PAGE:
And on a nightmare, reality-questioning level, “Mizumono” was an incredible end to season 2. It made me genuinely wonder about Will's loyalties – in part because it was clear after a while that even he didn't know. He started out as a fisherman trying to lure Hannibal Lecter, and at a certain point he became the bait, and then the fish wriggling on the end of the hook. He spends the finale intellectually wanting to bring in Hannibal, but emotionally he's lost, possibly up until he sees Alana lying on the sidewalk, clinging to life, and definitely by the time he sees Abigail is alive and (somewhat) well, Hannibal having given her the Miriam Lass treatment (cutting off a body part, followed by confinement and emotional manipulation). Through all of this – the confinement in the mental hospital, and then the mutual seduction between himself and Hannibal – the one constant that Will had was his memory(**) of and love for Abigail. Seeing her both alive and in imminent danger from Hannibal jolts Will out of his mental stupor, but it's too late because he's been physically gutted by Hannibal, unable to do anything but sob as he watches her bleeding out.
(**) At first, I was amused at the talk of memory palaces, given how similar it sounds to Holmes' mind palace on “Sherlock,” but I believe the concept (if not that exact name) was introduced back in the “Red Dragon” book.
Even if you know some of the details of Will's injury from the books/films, it still doesn't feel like ample warning for the savagery of the closing acts – and for the way that David Slade manages to combine that brutality with the same sense of dark beauty he brought to the series from the first episode. Just look at that shot of Alana lying on the sidewalk, shattered glass and rain drops falling on her in seemingly equal measure, making her look like a figure in a fairy tale – but perhaps one of the original Brothers Grimm editions rather than a Disney translation. That's horrifying and wonderful at once.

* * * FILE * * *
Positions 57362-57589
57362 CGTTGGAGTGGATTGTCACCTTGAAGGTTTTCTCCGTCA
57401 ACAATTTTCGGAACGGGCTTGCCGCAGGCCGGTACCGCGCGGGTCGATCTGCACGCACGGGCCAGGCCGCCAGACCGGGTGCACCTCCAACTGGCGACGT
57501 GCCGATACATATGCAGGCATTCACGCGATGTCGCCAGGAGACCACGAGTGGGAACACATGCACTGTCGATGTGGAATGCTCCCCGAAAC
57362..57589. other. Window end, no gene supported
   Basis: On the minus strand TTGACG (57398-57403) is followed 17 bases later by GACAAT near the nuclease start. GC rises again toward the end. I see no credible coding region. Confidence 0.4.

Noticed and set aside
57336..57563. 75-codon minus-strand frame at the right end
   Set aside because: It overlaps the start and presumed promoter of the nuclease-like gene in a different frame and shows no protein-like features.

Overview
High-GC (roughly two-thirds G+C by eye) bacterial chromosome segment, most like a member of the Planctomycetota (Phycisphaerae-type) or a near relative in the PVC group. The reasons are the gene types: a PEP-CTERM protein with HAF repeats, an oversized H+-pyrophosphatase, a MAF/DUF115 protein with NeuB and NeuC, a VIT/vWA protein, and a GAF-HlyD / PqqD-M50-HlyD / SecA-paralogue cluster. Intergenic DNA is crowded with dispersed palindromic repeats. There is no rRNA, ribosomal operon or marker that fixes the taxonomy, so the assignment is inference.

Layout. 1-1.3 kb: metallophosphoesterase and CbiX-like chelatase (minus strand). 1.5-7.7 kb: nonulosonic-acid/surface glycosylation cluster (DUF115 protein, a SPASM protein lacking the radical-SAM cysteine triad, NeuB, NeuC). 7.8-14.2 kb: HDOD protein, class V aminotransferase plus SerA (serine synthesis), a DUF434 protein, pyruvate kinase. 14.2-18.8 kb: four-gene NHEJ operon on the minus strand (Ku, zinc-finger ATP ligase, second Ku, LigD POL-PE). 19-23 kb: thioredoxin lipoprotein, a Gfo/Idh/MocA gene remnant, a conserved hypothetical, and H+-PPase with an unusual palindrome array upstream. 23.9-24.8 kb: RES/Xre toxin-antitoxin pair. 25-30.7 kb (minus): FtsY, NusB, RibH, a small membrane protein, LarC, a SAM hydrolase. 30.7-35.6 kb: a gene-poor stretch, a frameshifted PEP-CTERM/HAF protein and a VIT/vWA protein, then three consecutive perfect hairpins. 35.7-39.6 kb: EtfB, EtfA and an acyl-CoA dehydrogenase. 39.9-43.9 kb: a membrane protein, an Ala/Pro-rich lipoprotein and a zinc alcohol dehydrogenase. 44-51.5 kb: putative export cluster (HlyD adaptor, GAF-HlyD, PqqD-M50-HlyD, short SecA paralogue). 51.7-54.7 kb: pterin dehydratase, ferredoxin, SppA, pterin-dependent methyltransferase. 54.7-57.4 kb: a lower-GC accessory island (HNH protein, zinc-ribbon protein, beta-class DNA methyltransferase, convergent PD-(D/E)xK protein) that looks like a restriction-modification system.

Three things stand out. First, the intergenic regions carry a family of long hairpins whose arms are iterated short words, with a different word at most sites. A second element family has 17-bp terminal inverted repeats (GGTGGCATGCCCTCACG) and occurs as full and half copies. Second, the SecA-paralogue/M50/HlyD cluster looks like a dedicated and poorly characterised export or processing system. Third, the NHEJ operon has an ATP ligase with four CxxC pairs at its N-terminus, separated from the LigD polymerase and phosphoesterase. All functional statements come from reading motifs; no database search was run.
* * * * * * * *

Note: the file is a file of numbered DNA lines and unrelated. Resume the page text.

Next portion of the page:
We close with the world of the good guys in tatters. Any or all of Will, Jack, Alana and Abigail could be dead by the time we return for season 3 – and news of Laurence Fishburne's new ABC sitcom “Black-ish” will no doubt have all the Jack fans freaking out, even though he's only a recurring guest star (and producer) there, and has his first contractual obligation to “Hannibal” – while Hannibal flies off for Europe with a seemingly friendly and conspiratorial Dr. Du Maurier as his traveling companion. (Though her motives could be revealed to be more complicated next season – give or take Gillian Anderson's availability – her presence on Team Hannibal was the final magic trick in a night full of them.)
Gun to my head – or knife to my belly – I probably prefer the first half of season 2, which was more interested in balancing the psychological drama and macabre horror with some relatively straightforward plotting. But I think I may also prefer it for a more selfish reason: watching Will get so deep into Dr. Lecter's head, and slipping right in there with him, was more unsettling an experience than I might want to revisit, whereas I can imagine gleefully binging the Chilton arc on a long, rainy Sunday. And the fact that it disturbed me so means, I suspect, that Fuller did exactly what he set out to do.
Great show. Great season. So glad NBC's deal with Gaumont is keeping it around for more, and damn curious what the structure of the show will be with Hannibal as a fugitive, regardless of which FBI-adjacent characters make it out of his house alive.
What did everybody else think?
Alan Sepinwall may be reached at firstname.lastname@example.org